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Strategy #3: Selective highlighting

Some students, when highlighting to mark important content in a reading, may quickly realize they've pretty much colored the whole thing yellow. We can, though, demonstrate how to read through the material and highlight/mark important elements on an overhead, computer screen, or chalk board. You may want to suggest that they use three or four different colors and establish a code for themselves. For example: yellow highlights vocabulary, blue highlights main ideas, pink highlights supporting details, and orange highlights viewpoints.

After demonstrating this strategy, give students a chance to practice in class or as a reading exercise. Here are instructions you can give to your students:

  1. Use one color to highlight key vocabulary and the corresponding definitions or explanations. Focus on how authors reveal the meaning of new terms within this context.

  2. Use different colors to highlight the main ideas and supporting details.

  3. Use yet another color to highlight the facts and concepts that support a particular viewpoint.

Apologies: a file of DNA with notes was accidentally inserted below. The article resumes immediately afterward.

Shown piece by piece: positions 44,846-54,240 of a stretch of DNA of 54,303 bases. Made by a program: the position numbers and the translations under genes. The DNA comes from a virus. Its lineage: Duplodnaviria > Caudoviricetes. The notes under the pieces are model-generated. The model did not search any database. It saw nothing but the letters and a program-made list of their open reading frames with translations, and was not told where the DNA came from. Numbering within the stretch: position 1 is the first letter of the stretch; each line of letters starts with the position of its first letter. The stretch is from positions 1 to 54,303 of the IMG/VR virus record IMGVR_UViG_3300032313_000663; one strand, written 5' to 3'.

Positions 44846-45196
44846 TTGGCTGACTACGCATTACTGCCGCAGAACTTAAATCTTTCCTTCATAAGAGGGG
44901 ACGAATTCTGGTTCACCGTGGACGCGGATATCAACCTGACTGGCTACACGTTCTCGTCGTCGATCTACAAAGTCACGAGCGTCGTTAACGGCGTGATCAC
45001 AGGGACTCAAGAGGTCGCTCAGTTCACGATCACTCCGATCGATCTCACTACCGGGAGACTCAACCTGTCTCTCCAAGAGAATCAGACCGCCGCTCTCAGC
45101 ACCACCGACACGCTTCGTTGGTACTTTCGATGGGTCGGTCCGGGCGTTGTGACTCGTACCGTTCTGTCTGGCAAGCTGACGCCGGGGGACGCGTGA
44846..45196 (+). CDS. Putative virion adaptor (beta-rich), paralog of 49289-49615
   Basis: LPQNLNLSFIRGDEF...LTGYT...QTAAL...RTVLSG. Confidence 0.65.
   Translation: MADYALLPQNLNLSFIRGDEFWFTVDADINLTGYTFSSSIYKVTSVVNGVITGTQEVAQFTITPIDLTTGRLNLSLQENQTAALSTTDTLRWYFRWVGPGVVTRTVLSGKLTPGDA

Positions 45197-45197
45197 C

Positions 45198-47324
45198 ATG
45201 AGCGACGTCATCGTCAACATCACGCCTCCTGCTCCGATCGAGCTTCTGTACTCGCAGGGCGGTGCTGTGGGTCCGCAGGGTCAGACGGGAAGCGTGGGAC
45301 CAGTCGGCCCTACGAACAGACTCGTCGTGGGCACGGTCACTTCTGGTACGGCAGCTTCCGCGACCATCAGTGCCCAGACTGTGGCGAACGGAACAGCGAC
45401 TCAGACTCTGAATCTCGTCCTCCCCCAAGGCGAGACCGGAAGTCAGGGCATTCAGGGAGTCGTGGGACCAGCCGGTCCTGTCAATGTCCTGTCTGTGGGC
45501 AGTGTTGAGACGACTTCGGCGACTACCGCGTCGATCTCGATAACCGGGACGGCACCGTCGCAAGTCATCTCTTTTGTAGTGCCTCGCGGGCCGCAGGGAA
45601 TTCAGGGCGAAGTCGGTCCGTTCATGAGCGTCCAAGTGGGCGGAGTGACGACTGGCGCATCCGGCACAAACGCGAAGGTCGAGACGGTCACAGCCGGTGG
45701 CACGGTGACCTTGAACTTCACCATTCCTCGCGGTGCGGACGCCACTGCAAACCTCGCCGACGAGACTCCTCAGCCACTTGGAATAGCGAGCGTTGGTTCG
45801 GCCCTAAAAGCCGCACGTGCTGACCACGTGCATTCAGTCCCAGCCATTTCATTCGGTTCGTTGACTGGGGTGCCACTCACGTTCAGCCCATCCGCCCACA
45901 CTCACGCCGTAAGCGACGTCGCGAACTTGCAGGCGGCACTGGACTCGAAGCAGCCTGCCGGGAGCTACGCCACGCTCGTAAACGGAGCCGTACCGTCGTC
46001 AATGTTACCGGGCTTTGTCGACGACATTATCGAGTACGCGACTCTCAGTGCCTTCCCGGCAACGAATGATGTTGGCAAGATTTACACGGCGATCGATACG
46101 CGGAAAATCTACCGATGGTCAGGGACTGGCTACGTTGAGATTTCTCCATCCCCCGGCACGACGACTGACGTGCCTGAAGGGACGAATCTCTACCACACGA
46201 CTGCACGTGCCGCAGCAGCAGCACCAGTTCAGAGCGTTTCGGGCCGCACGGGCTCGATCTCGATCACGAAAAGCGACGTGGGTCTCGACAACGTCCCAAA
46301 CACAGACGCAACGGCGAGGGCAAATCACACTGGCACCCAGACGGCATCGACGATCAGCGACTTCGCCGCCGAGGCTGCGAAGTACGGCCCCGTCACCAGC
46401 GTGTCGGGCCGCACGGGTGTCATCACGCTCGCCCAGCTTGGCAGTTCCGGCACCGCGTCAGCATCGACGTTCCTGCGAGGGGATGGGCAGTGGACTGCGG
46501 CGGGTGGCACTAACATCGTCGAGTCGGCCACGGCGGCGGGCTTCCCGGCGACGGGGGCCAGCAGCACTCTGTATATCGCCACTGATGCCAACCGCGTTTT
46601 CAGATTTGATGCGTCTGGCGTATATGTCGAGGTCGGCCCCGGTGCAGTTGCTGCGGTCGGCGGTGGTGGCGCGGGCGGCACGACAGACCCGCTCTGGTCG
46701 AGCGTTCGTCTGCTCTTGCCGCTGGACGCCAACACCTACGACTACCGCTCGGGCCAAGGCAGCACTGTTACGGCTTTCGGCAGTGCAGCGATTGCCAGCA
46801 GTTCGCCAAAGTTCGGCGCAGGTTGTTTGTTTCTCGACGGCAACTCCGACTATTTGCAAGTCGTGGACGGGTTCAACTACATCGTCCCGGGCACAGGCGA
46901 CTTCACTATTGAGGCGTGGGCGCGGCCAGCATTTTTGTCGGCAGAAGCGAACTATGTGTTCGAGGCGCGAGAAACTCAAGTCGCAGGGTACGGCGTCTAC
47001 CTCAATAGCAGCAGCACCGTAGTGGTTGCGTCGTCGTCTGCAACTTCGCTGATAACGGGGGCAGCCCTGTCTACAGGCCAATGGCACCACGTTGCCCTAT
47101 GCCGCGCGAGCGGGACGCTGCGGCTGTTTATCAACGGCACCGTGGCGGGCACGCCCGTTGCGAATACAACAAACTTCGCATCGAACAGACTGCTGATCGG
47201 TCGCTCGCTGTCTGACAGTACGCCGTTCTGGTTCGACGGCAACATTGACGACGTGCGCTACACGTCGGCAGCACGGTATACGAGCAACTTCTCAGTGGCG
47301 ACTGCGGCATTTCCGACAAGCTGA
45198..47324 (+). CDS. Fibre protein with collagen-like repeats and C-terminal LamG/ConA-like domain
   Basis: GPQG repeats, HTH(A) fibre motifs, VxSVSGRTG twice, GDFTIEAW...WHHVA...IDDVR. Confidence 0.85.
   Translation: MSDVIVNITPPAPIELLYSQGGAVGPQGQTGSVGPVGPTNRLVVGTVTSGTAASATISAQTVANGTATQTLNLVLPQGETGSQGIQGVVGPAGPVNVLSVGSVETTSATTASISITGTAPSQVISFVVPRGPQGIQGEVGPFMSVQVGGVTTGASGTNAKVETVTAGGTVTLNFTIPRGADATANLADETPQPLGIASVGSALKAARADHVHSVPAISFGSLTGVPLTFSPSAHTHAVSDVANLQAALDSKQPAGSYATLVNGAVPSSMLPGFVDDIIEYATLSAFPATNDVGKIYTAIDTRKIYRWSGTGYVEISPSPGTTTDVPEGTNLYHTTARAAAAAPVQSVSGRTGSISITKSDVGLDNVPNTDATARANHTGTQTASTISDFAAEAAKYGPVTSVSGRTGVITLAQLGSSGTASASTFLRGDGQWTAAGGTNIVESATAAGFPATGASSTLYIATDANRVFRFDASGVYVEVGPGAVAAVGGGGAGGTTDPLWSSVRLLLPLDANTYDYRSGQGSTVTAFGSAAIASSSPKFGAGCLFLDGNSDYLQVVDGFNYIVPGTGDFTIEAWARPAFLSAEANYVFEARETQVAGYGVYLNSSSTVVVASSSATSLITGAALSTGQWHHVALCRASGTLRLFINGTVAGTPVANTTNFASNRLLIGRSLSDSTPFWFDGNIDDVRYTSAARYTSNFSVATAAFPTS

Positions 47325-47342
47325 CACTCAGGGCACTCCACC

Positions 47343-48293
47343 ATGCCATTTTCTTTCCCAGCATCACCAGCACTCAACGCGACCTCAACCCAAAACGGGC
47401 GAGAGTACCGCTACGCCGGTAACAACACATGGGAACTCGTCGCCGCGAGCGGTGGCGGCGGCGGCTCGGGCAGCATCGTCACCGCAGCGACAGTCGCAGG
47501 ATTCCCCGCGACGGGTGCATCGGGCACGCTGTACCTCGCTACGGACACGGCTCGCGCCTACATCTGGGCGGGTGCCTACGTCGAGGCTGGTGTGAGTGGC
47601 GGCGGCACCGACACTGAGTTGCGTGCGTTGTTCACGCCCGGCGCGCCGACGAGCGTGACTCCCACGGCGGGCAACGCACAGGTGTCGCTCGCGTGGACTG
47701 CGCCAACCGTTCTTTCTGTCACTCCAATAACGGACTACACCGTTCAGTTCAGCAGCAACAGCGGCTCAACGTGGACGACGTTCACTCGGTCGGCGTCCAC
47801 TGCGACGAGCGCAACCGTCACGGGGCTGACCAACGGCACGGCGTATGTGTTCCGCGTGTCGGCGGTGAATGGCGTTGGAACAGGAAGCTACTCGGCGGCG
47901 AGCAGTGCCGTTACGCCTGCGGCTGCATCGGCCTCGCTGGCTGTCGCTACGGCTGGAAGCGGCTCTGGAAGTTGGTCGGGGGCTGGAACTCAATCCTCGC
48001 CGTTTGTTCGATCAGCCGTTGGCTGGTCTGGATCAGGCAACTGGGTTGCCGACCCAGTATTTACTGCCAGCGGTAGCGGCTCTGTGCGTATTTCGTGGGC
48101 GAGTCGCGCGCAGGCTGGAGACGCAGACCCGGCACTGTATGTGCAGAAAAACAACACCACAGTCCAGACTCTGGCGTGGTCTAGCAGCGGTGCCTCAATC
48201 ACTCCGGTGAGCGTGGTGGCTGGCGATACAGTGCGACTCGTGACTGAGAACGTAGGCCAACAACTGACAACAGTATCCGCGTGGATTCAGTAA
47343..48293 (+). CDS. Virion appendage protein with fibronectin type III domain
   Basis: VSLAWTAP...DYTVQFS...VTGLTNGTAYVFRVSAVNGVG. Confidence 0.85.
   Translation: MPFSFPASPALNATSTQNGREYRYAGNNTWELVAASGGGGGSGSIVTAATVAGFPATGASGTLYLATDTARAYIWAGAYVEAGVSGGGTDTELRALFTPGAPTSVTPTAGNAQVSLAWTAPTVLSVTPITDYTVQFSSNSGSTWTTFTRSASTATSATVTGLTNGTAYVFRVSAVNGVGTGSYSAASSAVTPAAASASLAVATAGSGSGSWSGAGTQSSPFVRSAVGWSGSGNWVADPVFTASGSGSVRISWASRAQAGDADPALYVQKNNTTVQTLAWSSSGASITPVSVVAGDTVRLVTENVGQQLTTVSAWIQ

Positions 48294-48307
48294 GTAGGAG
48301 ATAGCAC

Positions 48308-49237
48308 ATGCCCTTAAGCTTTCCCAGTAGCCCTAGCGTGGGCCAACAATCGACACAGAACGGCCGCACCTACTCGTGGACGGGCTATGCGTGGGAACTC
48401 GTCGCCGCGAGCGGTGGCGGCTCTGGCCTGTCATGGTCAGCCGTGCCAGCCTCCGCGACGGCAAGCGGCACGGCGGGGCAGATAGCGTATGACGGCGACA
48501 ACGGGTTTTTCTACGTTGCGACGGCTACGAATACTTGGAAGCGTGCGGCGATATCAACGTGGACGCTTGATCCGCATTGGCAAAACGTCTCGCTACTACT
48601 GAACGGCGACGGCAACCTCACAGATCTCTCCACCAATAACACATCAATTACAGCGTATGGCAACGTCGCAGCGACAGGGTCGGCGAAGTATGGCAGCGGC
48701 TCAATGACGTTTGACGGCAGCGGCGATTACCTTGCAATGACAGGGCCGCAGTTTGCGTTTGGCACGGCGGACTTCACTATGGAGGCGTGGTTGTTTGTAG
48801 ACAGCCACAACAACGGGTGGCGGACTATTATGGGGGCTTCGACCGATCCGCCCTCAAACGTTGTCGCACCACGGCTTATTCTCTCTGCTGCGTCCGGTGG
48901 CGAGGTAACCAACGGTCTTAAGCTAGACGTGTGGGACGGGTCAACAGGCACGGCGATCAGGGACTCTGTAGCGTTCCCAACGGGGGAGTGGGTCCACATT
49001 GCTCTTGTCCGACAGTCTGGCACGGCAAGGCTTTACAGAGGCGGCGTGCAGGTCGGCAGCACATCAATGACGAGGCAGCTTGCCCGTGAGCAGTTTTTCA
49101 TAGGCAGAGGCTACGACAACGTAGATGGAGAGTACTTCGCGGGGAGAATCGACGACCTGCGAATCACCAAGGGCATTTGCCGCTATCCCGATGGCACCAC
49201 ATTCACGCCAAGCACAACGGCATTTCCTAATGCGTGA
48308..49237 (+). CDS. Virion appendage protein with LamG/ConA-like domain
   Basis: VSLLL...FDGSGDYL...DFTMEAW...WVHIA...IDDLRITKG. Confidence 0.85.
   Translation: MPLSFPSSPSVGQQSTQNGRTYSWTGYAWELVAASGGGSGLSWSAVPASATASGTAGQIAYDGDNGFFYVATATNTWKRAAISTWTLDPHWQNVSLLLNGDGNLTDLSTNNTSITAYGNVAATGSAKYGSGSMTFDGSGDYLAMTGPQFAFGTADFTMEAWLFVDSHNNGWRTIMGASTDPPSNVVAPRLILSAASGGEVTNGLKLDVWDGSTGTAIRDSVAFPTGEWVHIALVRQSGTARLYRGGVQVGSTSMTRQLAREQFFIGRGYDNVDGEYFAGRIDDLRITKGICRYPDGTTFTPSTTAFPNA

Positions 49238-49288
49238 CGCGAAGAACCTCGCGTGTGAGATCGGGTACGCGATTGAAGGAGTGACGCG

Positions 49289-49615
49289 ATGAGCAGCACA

4. After completing the reading and highlighting, go back and review. Take a few minutes to annotate the text by creating lists, comments, questions. Then take some book notes based on your highlights and annotations to consolidate your learning and as a great review strategy for exams.

To make this a useful strategy, remember to use pencil to underline the first time you read a section or paragraph; otherwise you could highlight too much information.  Then go back over the underlines to pick out key words and phrases to highlight as suggested above.

Please click the Document icon to download the instructions in Microsoft Word Format.

Document icon - Selective Highlighting Instructions